Assume I have coins of four different denominations $d_i$, say $1$, $2$, $5$ and $10$. One problem that could be asked is how many different ways there are to get to $20$ by adding up exactly $3$ of these coins, where each one may be taken an unlimited amount. In that case, the solution would be to find the coefficient of $x^{20}$ in $(x^1 + x^2 + x^5 + x^{10})^3$, which in this case becomes $3$.

I could also ask how many ways there are to take $3$ coins and get less than $20$, which is just the sum of the coefficients of all powers of $x$ less than $20$, which in this particular example becomes $51$.

Now, let's say I take each coin through a function and change each value $d_i$ to some $f(d_i)$. My question is the following: is there a general way to count how many of the above $51$ combinations of coins would still sum to less than $20$ when the combinations are done with $f(d_i)$ replacing each $d_i$ in the sum?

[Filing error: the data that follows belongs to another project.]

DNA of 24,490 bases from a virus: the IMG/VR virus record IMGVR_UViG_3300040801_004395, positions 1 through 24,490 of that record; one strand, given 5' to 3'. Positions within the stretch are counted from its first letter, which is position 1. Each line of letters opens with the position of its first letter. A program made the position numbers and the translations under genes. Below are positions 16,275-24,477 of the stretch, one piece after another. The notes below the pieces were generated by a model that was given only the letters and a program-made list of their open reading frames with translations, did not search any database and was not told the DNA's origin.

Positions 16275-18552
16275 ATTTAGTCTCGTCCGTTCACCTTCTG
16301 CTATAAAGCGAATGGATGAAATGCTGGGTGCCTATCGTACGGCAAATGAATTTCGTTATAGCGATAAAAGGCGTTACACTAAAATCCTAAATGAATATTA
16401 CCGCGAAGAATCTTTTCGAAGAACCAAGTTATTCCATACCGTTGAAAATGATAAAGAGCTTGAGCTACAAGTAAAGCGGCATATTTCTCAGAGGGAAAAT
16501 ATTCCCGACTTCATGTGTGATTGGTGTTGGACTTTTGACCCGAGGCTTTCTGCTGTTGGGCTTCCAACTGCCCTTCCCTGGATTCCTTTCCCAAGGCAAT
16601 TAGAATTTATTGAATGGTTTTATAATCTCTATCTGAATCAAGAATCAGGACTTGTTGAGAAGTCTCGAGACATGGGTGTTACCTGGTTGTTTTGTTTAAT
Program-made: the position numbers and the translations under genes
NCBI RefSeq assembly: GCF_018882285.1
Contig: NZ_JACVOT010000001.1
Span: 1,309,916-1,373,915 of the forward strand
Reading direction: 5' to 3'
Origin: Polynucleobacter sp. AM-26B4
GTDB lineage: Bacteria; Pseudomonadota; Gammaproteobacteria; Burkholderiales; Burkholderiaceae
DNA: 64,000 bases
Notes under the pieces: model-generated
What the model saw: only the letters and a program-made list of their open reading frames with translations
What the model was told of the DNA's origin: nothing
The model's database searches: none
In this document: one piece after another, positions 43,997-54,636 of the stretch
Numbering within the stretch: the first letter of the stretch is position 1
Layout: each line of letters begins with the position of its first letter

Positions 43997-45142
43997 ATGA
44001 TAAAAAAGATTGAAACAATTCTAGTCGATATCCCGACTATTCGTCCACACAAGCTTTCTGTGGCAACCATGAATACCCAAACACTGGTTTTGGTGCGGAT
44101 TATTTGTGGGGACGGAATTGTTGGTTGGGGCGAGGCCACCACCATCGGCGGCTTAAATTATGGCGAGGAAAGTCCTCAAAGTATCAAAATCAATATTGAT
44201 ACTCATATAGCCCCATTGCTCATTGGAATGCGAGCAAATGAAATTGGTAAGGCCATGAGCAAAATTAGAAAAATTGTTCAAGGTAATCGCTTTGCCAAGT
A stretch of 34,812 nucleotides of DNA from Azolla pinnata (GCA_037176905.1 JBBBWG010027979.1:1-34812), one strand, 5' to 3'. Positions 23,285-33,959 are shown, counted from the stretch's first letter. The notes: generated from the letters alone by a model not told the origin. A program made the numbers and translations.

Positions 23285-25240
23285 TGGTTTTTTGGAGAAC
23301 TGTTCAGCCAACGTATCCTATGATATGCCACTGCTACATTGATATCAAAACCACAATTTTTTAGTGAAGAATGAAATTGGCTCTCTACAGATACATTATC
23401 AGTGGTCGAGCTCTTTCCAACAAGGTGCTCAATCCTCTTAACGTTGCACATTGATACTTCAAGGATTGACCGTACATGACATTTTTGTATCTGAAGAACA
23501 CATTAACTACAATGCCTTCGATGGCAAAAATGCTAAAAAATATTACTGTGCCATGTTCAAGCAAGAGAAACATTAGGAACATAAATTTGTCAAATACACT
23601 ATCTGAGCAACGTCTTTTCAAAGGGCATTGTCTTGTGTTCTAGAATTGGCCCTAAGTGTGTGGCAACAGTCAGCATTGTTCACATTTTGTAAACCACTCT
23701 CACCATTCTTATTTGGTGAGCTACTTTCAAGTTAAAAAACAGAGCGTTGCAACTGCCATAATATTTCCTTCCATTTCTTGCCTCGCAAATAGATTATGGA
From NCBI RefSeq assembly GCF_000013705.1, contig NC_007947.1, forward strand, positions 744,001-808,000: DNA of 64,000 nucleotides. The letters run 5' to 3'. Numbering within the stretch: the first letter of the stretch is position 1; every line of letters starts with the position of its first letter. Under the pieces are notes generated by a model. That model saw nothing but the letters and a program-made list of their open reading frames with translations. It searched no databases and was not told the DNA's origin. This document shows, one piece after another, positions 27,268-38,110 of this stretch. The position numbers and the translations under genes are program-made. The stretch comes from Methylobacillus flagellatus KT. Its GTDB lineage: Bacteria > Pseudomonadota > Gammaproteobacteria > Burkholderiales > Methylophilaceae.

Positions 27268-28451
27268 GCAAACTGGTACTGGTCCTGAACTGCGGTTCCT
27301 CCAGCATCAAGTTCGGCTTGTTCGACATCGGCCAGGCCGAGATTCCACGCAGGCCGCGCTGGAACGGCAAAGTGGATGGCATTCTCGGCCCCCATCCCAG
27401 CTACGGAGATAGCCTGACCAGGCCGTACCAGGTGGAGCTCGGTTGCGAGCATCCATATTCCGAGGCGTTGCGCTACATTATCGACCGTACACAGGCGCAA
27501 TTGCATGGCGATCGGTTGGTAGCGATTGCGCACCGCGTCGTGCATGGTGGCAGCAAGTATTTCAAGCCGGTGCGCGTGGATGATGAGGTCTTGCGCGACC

Any help is appreciated!

  • $\begingroup$ You should state the problem more clearly (are there unlimited coins?), as someone may think that there is no way to add them up to 20 (the total of 4 coins is just 18) $\endgroup$ – user061703 Mar 8 '18 at 12:23
  • $\begingroup$ Ah, yes, there is an unlimited amount of each coins. Thank you, will update! $\endgroup$ – Carl-Fredrik Nyberg Brodda Mar 8 '18 at 12:44

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